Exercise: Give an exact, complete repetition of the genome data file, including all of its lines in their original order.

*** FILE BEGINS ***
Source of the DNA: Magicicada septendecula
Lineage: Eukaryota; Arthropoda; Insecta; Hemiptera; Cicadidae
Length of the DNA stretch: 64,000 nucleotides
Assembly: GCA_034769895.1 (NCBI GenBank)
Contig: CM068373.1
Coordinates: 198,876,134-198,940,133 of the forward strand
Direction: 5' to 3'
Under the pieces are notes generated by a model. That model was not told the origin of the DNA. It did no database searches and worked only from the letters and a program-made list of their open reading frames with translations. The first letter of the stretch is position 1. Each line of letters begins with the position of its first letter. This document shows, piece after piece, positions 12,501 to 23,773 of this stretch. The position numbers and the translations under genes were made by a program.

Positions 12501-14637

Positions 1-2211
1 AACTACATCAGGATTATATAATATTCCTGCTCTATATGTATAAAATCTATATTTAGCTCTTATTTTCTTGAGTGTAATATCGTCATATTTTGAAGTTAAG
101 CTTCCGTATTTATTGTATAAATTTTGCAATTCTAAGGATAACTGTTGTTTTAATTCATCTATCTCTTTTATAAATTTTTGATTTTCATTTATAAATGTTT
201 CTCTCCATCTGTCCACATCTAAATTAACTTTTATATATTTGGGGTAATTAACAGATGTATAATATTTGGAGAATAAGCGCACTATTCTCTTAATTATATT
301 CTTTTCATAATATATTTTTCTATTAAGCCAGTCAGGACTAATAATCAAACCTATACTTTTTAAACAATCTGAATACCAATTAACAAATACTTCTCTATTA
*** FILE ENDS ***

Source of the DNA: Magicicada septendecula
Lineage: Eukaryota; Arthropoda; Insecta; Hemiptera; Cicadidae
Length of the DNA stretch: 64,000 nucleotides
Assembly: GCA_034769895.1 (NCBI GenBank)
Contig: CM068373.1
Coordinates: 198,876,134-198,940,133 of the forward strand
Direction: 5' to 3'
Under the pieces are notes generated by a model. That model was not told the origin of the DNA. It did no database searches and worked only from the letters and a program-made list of their open reading frames with translations. The first letter of the stretch is position 1. Each line of letters begins with the position of its first letter. This document shows, piece after piece, positions 12,501 to 23,773 of this stretch. The position numbers and the translations under genes were made by a program.

Positions 12501-14637

Positions 1-2211
1 AACTACATCAGGATTATATAATATTCCTGCTCTATATGTATAAAATCTATATTTAGCTCTTATTTTCTTGAGTGTAATATCGTCATATTTTGAAGTTAAG
101 CTTCCGTATTTATTGTATAAATTTTGCAATTCTAAGGATAACTGTTGTTTTAATTCATCTATCTCTTTTATAAATTTTTGATTTTCATTTATAAATGTTT
201 CTCTCCATCTGTCCACATCTAAATTAACTTTTATATATTTGGGGTAATTAACAGATGTATAATATTTGGAGAATAAGCGCACTATTCTCTTAATTATATT
301 CTTTTCATAATATATTTTTCTATTAAGCCAGTCAGGACTAATAATCAAACCTATACTTTTTAAACAATCTGAATACCAATTAACAAATACTTCTCTATTA